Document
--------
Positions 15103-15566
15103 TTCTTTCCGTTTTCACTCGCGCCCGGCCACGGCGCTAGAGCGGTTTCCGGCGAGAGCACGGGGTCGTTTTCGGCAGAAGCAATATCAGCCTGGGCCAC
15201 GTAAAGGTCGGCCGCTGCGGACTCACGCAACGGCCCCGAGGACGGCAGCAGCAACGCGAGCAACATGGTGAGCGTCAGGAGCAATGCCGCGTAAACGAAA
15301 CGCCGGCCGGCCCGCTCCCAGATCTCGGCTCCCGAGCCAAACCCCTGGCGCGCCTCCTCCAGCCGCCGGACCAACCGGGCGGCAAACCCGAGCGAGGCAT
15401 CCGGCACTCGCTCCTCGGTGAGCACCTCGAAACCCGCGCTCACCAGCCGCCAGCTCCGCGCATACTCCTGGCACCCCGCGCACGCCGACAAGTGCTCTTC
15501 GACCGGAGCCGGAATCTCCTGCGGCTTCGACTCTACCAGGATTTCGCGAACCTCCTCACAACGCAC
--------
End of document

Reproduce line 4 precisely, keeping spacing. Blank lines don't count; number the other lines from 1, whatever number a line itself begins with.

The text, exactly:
15301 CGCCGGCCGGCCCGCTCCCAGATCTCGGCTCCCGAGCCAAACCCCTGGCGCGCCTCCTCCAGCCGCCGGACCAACCGGGCGGCAAACCCGAGCGAGGCAT